Pictured: Michael Aaron Pogue, Amy Rubenstein, Carly Cornelius and Michael Doonan. Photo by Michael Brosilow.
By Elizabeth Ellis
Even in the best of circumstances, dating can present a shifting minefield of opportunity. The guy from the coffee house seems smart and kind, then you discover he has a room dedicated to his antique baby doll collection. The woman your friend said was a “10” makes you laugh within 10 seconds, then before the end of your first date she asks for her own set of keys to your apartment. This kind of uncertainty can make even the most hopeful and optimistic sort wonder if the entire world is populated with crazy, and morph into cynicism. Such is the place where we find the world of BECKY SHAW, given a strong and acerbically funny interpretation at Windy City Playhouse. BECKY SHAW shows that love can be tough, but the deliberate avoidance of it can be tougher.
Much of the play takes place in Providence where Suzanna and her sort-of adoptive brother, Max, were raised. Though raised as siblings, Suzanna and Max have an intense and contentious, but strangely close relationship. After the death of her father a few months ago, Suzanna is still grieving his loss, much to Max’s dismay and frustration (Max, who works in finance, has no time for worthless investments like grief). Later, on a ski trip, Suzanna meets Andrew, a gentle and nurturing soul, and they marry after a brief courtship. Andrew thinks it’s a good idea to set up Max on a blind date with his friend, the lost and struggling Becky, even though Becky is all fragility and emotional flailing. Their date turns out to be the definitive epic fail, though Becky staunchly refuses to believe that she and Max have run their course. Her stalker-like behavior understandably sets Max off, but you also wonder if her dogged insistence is what is necessary to get through to this particularly emotionally stunted character.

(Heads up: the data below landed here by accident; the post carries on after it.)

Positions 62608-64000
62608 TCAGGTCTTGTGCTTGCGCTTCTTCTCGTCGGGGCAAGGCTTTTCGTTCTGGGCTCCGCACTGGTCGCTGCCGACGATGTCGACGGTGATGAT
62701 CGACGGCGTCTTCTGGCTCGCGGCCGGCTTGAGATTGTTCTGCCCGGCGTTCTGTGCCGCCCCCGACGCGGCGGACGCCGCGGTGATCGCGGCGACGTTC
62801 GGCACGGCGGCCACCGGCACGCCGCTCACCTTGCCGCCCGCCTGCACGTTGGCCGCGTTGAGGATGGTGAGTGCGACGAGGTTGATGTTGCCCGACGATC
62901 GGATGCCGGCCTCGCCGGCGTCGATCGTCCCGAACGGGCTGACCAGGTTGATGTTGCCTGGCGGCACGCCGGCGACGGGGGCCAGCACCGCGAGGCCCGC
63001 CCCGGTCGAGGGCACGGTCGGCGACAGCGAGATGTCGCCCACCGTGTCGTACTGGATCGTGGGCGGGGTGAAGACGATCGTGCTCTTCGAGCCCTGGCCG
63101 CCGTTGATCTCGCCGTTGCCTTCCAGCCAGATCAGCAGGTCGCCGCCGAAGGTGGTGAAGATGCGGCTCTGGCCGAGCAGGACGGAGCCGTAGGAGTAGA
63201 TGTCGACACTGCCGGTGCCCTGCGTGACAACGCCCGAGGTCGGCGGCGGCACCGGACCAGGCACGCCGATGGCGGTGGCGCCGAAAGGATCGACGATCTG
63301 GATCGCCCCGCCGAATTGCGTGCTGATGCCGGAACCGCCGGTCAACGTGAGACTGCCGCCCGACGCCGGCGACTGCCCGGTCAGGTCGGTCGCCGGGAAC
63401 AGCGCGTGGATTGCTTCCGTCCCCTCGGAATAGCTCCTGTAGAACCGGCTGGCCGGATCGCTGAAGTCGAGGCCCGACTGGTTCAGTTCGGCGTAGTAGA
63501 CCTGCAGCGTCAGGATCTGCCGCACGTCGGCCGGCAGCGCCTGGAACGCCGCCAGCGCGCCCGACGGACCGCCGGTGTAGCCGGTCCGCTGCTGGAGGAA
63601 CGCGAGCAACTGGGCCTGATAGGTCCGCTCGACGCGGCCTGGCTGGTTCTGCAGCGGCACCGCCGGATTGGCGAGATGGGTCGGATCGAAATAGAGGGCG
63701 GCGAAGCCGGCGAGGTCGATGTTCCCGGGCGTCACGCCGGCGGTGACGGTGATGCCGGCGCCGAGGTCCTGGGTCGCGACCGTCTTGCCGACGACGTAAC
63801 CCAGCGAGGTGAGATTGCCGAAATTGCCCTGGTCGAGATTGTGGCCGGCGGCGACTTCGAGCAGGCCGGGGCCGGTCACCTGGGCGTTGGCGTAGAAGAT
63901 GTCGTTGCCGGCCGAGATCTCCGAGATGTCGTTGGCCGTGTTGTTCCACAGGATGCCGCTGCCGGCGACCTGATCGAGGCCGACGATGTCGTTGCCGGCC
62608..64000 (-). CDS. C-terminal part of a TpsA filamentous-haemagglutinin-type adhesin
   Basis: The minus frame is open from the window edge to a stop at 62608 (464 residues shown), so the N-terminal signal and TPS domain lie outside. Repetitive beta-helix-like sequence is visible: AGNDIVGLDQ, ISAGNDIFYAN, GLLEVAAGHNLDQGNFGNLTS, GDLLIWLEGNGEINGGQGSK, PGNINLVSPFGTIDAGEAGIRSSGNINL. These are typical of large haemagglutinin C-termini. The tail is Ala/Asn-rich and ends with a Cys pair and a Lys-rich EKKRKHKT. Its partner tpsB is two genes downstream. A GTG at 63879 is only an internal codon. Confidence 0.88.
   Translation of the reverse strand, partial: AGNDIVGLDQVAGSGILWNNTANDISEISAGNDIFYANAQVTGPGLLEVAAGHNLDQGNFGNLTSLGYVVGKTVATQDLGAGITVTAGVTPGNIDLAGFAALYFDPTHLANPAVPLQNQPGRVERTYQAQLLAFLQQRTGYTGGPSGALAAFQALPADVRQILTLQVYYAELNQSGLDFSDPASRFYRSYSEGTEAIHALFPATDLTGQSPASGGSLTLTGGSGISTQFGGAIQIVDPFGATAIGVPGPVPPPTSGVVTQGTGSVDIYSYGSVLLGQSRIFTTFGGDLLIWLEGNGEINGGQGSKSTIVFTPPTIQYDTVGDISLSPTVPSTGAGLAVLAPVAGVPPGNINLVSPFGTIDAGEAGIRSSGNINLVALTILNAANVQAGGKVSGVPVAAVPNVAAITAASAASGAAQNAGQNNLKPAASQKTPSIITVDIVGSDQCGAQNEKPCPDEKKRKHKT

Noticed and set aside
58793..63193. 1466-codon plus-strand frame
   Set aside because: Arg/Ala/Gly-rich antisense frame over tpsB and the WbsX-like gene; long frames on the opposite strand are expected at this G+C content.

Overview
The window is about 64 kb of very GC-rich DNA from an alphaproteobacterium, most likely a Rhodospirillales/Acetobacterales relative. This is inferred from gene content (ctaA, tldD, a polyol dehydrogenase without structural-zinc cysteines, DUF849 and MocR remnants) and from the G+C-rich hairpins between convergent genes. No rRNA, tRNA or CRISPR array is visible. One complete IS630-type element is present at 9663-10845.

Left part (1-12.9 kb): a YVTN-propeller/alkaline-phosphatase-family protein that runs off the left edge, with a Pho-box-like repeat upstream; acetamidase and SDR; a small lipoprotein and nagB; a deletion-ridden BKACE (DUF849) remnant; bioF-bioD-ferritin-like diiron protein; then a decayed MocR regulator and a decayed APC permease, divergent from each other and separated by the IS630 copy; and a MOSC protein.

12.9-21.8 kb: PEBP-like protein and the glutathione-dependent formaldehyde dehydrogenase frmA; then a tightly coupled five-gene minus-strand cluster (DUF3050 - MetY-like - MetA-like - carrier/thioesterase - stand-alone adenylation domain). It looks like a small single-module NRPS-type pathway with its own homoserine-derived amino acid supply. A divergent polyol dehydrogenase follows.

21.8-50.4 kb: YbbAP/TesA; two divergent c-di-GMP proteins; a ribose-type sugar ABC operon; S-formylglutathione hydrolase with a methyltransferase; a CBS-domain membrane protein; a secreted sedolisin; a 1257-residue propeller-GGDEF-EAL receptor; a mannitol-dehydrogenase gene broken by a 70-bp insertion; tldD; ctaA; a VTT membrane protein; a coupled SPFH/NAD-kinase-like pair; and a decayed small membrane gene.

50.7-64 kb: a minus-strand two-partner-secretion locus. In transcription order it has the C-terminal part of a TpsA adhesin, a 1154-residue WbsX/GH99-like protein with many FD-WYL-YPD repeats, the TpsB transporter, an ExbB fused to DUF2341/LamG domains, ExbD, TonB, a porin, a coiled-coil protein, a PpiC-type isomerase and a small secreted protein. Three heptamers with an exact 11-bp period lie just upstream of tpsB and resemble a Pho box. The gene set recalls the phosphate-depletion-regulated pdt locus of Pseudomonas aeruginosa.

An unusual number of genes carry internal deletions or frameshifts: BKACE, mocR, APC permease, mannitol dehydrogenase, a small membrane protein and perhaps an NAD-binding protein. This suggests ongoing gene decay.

Max, played with aggressive impatience by the excellent Michael Doonan, is a puzzle of a character. He’s an abrasive and annoying jerk, and his circuitboard obviously didn’t come loaded with the humanity, empathy and compassion chips, but due in great part to Doonan’s considerable talent, he is magnetic every time he’s onstage. Amy Rubenstein’s flinty and neurotic Suzanna aches for closeness and intimacy but engages in come here/go away behavior, so while we hope for her to find true contentment, it eludes her at every opportunity. Suzanne Petri’s wonderful comic timing enhances her patrician yet lusty Susan. Michael Aaron Pogue brings a quiet strength and intensity to Andrew, such a sensitive soul that pornography makes him cry. Carley Cornelius as the titular character shows great dimension to what could easily be a caricature: her Becky, though living on the edge of normalcy, visibly transforms after her introduction to Max and her fluttering bird on the surface belies a determination and fortitude that makes Cornelius a wonder to watch.
Director Scott Weinstein doesn’t hold back from the uncomfortable questions and situations found in Gina Gionfriddo’s caustically funny script, and generously lets his actors revel in the emotional dysfunction their characters create and foster. Jeffrey D. Kmiec’s sparse and modern sets, with the audience placed in the gulf between the two ends of the space, give a more intimate connection to the characters than in a traditional stage arrangement.
It takes an excellent writer to create challenging characters and problematic circumstances that you can’t help but watch, and Gionfriddo has succeeded in this admirably. As the events in BECKY SHAW unfold — accusations of infidelity, a potentially scamming lover, a date that involves a mugger and a visit to the police station, love acknowledged but not pursued — you begin to see that while the characters’ deepest desire is to connect, Their own conflictedness keeps them from fulfilling those connections. This paradox, along with Doonan’s stellar performance, makes BECKY SHAW a must-see.
BECKY SHAW runs through November 19th. For more information visit windycityplayhouse.com.